not permit the camps or property of the troops now absent to be interfered with. The officer commanding the First Louisiana Native Guards will hold his regiment in readiness to move at a moment's notice with two days' cooked rations.
By command of Major-General Augur:
GEO. B. HALSTED,
HDQRS. DEPT. OF THE GULF, NINETEENTH ARMY CORPS,
Simsport, La., May 21, 1863.
Commander-in-Chief, U. S. Army, Washington, D. C.:
GENERAL: Recent occupation of this country as far as Natchitoches gives us reason to believe that at no distant day it can be permanently occupied and held with a small force, controlling substantially the entire northern part of the State. With the aid of transports and gunboats of light draught, this could be done without difficulty. This, apart from other considerations, makes the railway communication in this portion of the State a matter of increased importance.
The railway is now in operation as far as Brashear City, a distance of 80 miles. It is vigorously managed, has plenty of business, and is run for the profit of the Government. There are great quantities of the staple products of the country still remaining in the northern part of the State. If they are not destroyed by the advancing cavalry force of the enemy, which follows our movements toward the Mississippi, these products will all be transported to New Orleans, or a greater part by railroad.
This Opelousas Railroad is intended to reach Alexandria; from this northwardly to ---, and westwardly to the principal towns in Texas. The grade is complete and perfect as far as from Berwick Bay to Opelousas, the bridges mostly built, and ties prepared and on the ground, the iron rails only wanting. We have labor enough, with the negro regiments, to complete this work, if it is to be done by the Government. In the case of the reoccupation of this country, or the restoration of this State to the Union, it would be advisable that this road should be completed either by the Government or by private parties. I think I can say that at no distant day the country east of the Mississippi, extending as far as and into the State of Mississippi, and covering the line of railroad from Jackson to Mobile, will be held. This road, following the tendency of the time, has been destroyed to an unnecessary degree by our troops, but we can easily repair it. The two lines together make a very important railway interest for this department. I have no complaint to make of its management, and no fear as to its efficiency hereafter; but there is not that responsibility and accountability in the management of so large an undertaking which should be established, both for the protection of the officers of this department and the Government.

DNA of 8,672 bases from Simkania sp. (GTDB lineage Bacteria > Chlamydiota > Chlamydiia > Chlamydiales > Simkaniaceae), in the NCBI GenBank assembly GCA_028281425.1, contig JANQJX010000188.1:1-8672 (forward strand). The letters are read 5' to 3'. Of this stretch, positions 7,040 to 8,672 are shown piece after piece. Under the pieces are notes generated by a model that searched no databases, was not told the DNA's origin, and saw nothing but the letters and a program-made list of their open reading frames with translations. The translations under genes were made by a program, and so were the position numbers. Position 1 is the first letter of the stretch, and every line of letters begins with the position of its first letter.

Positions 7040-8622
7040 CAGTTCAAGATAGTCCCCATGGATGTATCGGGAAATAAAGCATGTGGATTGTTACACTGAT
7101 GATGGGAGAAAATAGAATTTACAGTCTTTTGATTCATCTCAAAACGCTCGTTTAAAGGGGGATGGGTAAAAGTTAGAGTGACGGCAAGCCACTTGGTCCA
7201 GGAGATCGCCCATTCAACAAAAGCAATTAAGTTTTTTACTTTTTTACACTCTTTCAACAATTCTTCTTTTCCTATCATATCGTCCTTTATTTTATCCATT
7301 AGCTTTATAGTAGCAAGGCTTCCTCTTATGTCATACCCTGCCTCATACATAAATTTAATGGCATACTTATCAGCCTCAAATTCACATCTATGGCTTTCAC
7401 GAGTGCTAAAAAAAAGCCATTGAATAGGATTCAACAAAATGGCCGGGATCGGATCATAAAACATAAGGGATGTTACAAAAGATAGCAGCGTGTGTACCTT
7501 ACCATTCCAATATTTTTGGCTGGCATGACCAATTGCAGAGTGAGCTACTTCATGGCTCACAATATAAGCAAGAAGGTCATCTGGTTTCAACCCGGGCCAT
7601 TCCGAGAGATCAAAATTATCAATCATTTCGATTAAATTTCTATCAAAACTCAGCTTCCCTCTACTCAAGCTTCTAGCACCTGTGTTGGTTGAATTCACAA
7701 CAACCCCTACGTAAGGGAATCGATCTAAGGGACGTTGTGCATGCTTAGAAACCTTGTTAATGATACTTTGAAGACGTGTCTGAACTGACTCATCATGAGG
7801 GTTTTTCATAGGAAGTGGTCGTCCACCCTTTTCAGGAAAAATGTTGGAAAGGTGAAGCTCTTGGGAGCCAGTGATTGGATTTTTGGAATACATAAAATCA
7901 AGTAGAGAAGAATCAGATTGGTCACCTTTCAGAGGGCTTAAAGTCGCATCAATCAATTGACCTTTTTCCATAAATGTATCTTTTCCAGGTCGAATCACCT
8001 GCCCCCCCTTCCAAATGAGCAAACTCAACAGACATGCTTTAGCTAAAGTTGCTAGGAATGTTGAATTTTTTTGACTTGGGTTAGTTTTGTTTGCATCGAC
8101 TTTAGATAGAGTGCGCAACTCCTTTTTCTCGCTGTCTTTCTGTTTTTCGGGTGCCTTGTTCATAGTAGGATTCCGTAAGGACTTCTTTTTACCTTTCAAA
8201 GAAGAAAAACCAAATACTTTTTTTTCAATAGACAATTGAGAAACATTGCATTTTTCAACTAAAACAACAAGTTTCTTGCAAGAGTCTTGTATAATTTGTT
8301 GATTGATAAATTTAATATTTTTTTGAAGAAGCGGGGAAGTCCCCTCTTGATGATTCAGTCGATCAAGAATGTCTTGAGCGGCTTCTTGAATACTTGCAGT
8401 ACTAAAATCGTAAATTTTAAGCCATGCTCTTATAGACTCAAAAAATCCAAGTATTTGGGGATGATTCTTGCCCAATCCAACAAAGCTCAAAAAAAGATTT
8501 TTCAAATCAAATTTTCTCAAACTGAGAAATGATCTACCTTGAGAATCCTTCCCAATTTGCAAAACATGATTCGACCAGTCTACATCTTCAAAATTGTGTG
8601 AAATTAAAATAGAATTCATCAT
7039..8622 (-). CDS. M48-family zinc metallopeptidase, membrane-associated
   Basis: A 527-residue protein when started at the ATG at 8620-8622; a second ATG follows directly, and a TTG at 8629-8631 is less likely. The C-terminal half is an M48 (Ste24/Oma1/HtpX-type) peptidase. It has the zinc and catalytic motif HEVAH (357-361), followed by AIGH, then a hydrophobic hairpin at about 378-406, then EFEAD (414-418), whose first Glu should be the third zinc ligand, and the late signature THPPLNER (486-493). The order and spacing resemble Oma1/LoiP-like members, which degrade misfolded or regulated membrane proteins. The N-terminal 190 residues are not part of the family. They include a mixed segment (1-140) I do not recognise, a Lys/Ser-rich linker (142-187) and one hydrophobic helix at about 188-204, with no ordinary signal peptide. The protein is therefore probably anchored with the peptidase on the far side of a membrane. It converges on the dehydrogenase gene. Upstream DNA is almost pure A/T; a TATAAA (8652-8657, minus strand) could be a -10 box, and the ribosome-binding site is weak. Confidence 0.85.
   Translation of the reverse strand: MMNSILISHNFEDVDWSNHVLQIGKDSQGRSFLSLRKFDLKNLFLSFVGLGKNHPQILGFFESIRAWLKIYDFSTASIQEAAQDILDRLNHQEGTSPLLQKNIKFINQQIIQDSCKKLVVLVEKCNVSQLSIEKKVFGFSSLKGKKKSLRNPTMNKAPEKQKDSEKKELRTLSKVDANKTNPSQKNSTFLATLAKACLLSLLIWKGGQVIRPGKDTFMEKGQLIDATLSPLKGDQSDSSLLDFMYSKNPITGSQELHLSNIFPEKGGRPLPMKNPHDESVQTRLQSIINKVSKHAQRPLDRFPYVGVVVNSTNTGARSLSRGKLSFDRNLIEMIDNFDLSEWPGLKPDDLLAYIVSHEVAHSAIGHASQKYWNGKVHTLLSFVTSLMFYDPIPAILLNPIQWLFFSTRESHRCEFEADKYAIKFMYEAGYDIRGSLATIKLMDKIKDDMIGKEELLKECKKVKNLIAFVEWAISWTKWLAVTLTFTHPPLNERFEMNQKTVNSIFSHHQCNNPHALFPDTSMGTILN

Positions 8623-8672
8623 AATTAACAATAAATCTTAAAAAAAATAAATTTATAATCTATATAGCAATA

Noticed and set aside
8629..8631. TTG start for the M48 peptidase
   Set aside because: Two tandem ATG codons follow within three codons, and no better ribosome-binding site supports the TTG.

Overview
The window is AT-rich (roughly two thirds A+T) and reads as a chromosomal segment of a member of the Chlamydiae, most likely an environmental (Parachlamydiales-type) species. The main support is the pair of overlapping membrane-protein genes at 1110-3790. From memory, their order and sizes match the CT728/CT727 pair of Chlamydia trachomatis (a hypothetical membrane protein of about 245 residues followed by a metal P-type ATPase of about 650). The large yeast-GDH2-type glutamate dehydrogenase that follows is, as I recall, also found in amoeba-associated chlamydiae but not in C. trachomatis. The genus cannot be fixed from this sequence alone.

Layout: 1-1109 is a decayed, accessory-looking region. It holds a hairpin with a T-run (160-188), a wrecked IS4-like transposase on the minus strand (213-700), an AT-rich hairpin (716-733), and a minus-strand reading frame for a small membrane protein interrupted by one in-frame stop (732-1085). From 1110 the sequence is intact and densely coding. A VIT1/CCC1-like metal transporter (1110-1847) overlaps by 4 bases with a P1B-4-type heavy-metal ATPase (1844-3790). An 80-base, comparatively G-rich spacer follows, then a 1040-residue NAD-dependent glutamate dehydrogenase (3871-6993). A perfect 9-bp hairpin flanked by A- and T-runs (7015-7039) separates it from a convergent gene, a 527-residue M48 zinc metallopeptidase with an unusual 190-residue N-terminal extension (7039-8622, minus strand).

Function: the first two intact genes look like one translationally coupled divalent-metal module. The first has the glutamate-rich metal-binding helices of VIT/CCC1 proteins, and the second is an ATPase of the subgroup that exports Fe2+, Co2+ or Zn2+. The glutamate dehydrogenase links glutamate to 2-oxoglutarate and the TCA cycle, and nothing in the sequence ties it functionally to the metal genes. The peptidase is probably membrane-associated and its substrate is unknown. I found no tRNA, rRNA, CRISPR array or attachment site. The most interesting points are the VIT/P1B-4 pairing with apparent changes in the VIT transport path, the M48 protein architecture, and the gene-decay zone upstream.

I desire very earnestly that General [Daniel C.] McCallum, or the chief of the Railway Bureau, may send to this department a competent officer, who will understand enough of railway management to organize the different departments of a railway bureau, so that each department may operate as a check upon the others, and thus by a report of the superintendent present to the Government not only an accurate but a responsible statement of all the operations of the road-the receipts and the expenditures and the responsibilities which